Social Security experts observe that disability, spousal and survivor benefits tend to enhance the system’s progressivity even in the face of the mortality gap, since they’re typically paid to households vulnerable to the untimely retirement or death of a breadwinner. But it does appear that the mortality gap has given higher-income retirees a Social Security bounty.

A study cited by Rutledge found that among the highest-earning 20% of workers, average lifetime Social Security benefits rose to $295,000 for those born in 1960 from $229,000 for those born in 1930; for the lowest-earning 20%, however, average lifetime benefits fell to $122,000 for the 1960 birth cohort from $126,000 for those born in 1930.

These figures are important because Social Security is designed to provide more help in retirement for lower-income than higher-earning workers. That has remained true even though lower-income workers pay a higher rate in Social Security tax than the wealthy.

The delayed retirement credit has been getting more attention as a means of redressing the mortality imbalance in part because it’s so clearly a boon for wealthier workers. The credit is set at 8% for every year of deferral. Those taking early retirement — that is collecting benefits prior to their normal retirement age — receive less per month; those in the 1943-54 birth cohort who take benefits starting at the earliest claiming age of 62, or four years earlier than normal retirement at 66, would receive monthly benefits reduced by 25%.


In other words, for those due an average monthly stipend of $1,400 upon retirement at age 66 in 2018, those who wait until age 70 would receive about $1,848 per month until their death, and those who start early at age 62 would receive $1,050. The credits and penalties have been set to be actuarially equivalent so that on average, no one would receive more or less in lifetime benefits, since those receiving more per month would collect for a shorter period, and those receiving less would collect for longer.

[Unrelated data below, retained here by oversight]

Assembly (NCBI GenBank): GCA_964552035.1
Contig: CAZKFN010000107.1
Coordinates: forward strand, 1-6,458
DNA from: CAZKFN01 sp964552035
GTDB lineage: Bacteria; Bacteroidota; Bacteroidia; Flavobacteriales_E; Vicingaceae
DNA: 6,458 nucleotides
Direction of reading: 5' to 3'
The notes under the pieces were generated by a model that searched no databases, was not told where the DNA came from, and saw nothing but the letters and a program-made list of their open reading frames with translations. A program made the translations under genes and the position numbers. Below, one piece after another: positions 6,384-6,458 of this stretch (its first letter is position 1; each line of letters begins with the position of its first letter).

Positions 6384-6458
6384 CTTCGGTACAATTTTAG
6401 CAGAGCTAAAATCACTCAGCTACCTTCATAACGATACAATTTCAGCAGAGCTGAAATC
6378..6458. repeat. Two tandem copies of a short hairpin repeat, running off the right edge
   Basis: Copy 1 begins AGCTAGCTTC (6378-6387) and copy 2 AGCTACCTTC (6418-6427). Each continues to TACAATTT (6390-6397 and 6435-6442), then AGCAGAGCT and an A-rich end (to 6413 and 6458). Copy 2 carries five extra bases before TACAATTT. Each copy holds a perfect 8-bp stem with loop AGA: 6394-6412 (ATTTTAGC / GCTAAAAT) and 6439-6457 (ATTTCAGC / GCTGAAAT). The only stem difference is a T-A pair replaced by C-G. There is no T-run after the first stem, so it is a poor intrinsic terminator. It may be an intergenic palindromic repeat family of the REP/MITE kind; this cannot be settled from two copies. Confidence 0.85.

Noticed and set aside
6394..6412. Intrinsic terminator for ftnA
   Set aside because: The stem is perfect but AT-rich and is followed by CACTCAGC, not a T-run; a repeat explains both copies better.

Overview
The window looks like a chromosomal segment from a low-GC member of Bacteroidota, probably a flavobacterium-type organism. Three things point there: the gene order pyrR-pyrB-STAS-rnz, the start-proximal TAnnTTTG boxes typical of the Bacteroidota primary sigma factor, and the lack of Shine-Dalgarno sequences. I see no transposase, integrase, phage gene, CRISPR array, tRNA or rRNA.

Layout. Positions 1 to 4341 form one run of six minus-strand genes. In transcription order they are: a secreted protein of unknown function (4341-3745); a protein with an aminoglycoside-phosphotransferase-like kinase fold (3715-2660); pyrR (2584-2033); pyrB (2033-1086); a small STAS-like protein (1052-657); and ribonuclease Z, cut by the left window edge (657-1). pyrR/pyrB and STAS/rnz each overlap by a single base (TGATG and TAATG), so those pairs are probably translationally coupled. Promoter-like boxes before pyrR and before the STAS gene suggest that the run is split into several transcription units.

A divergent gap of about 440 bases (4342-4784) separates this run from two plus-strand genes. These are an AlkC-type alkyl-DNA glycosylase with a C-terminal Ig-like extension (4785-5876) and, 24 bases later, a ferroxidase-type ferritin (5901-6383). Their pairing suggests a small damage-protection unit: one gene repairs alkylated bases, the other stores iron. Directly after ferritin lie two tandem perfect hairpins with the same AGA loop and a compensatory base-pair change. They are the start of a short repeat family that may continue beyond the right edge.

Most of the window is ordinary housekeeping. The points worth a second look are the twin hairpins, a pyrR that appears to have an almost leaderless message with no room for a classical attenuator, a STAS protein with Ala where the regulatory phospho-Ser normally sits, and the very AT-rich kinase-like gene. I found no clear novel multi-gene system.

The mortality gap has thrown the actuarial calculation off, however, because those collecting late are also living longer. “There’s concern about the delayed retirement credit because the people able to wait are people we don’t need to help,” Rutledge says.

Reducing the credits and penalties wouldn’t be hard to work out mathematically, Rutledge says, because the data needed to make the adjustments already are in the Social Security Administration’s hands.

But the people who would be most disadvantaged tend to have the strongest political voice. It’s also true that many retirees and near-retirees have made their retirement choices based on the existing credits and penalties, and it wouldn’t be fair to change the rules for them. That means that any alteration probably can’t be implemented in the near term.

“It’s not a technical challenge,” Rutledge says, “but it is a political challenge.”